Environmental guidance for your business in Northern Ireland & Scotland
Waste is defined as 'hazardous waste' (in Northern Ireland) or 'special waste' (in Scotland) if it is classified as 'hazardous' in the European Waste Catalogue (or List of Wastes). Generally, waste is hazardous/special if it, or the materials or substances it contains, are harmful to human health or the environment.
Almost all businesses produce some hazardous/special waste. Typical examples of this waste include waste:
Check the European Waste Catalogue (EWC) to find out if a waste is hazardous/special waste.
The EWC is a list of waste types, with six-digit codes for all types of waste. Hazardous wastes' codes are marked with an asterisk (*). In Scotland, 'hazardous waste' is called 'special waste'.
There are two kinds of hazardous waste entry in the EWC, absolute hazardous entries and mirror hazardous entries:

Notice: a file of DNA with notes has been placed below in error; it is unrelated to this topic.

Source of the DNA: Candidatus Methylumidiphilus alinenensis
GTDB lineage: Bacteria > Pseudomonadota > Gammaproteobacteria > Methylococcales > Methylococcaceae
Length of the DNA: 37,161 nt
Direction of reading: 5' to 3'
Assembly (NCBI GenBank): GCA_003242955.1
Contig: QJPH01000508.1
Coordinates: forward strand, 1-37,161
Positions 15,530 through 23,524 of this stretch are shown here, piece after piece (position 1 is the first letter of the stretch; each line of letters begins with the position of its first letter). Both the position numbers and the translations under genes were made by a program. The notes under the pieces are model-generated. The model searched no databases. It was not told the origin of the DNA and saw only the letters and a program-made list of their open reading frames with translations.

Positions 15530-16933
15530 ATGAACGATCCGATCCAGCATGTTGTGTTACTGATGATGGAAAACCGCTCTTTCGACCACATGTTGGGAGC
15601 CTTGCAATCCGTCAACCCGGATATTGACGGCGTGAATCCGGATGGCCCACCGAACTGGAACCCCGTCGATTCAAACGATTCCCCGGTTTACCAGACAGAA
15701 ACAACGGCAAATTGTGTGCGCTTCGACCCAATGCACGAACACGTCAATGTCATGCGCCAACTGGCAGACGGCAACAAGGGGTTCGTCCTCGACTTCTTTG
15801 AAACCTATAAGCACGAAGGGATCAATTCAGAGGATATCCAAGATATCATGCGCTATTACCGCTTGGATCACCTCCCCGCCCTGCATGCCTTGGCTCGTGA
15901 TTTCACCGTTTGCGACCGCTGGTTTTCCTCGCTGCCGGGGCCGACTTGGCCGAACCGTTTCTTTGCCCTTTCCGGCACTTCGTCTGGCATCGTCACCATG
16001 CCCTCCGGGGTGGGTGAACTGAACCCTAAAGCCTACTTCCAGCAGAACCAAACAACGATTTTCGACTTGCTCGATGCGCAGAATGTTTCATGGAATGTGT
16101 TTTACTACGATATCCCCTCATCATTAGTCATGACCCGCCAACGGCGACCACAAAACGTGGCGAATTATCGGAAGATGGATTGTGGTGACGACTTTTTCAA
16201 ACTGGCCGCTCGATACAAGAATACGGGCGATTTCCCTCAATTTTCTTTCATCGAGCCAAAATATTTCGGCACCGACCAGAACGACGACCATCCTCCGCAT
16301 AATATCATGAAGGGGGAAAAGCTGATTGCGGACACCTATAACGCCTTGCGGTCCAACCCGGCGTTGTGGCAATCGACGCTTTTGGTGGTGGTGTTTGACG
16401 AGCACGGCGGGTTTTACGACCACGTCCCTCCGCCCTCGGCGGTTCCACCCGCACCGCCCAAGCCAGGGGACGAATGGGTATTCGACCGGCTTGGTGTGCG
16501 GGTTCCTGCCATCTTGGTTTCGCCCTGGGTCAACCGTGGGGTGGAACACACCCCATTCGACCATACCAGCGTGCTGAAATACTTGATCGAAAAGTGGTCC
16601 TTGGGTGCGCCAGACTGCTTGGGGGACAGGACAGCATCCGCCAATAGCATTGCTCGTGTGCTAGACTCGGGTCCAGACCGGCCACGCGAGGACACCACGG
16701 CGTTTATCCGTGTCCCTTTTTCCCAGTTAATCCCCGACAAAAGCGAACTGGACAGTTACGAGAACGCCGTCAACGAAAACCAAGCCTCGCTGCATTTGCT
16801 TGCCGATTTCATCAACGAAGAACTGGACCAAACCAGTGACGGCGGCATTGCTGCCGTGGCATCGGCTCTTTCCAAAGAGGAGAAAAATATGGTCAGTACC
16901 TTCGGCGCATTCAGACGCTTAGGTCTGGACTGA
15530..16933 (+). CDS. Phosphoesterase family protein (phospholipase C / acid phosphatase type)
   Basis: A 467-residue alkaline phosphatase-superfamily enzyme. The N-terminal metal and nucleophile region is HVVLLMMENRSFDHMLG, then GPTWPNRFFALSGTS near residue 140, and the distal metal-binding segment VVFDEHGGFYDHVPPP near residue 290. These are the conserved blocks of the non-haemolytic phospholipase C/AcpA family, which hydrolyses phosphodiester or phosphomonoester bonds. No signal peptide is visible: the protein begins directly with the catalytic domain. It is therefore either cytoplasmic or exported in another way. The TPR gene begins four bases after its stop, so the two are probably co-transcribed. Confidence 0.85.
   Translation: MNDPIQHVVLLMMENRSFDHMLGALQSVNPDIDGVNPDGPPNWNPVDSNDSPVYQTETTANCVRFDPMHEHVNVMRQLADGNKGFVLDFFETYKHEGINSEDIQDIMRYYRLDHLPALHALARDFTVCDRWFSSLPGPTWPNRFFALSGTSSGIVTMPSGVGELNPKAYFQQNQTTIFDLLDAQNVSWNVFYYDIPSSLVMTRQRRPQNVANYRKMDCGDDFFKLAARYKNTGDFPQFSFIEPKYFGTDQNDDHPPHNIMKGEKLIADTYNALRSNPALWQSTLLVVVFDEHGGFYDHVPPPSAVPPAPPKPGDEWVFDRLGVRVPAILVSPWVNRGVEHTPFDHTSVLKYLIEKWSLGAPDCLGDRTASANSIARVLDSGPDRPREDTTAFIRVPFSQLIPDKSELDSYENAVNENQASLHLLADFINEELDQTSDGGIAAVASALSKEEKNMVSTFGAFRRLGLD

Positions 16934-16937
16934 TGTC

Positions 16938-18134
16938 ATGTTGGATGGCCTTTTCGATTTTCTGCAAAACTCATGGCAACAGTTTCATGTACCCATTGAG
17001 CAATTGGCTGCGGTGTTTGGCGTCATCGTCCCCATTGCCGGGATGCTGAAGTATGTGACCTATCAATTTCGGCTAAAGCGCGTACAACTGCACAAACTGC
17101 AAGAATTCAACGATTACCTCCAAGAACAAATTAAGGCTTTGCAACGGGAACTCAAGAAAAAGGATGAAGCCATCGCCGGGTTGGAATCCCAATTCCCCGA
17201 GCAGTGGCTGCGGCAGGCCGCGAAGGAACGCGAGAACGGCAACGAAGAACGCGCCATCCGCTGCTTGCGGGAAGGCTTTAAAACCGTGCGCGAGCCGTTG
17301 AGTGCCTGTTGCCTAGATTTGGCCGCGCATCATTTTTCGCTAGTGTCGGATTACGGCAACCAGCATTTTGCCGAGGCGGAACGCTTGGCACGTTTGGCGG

07 07 07* halogenated still bottoms and reaction residues A
17 05 03* Soil and stones containing dangerous substances M
Mirror hazardous entries have an alternative paired non-hazardous entry (or entries). For example:
17 05 04 soil and stones other than those mentioned in 17 05 03
And there are also Absolute Non-Hazardous entries – the waste type is always non-hazardous and they do not have a link to a mirror hazardous entry. For example
03 01 01 waste bark and cork
If you receive materials or chemicals at your site, they should be accompanied by a safety data sheet. The information on the safety data sheet can help you decide if your waste is hazardous/special, provided the chemicals have not changed due to being used or mixed with other substances.
If you are unsure whether your waste is hazardous/special, you should contact the NIEA in Northern Ireland or SEPA in Scotland, or a specialist waste management contractor.
Waste Thesaurus: SEPA guidance for coding waste An alphabetical list of waste types with their corresponding EWC codes
What is hazardous/special waste?
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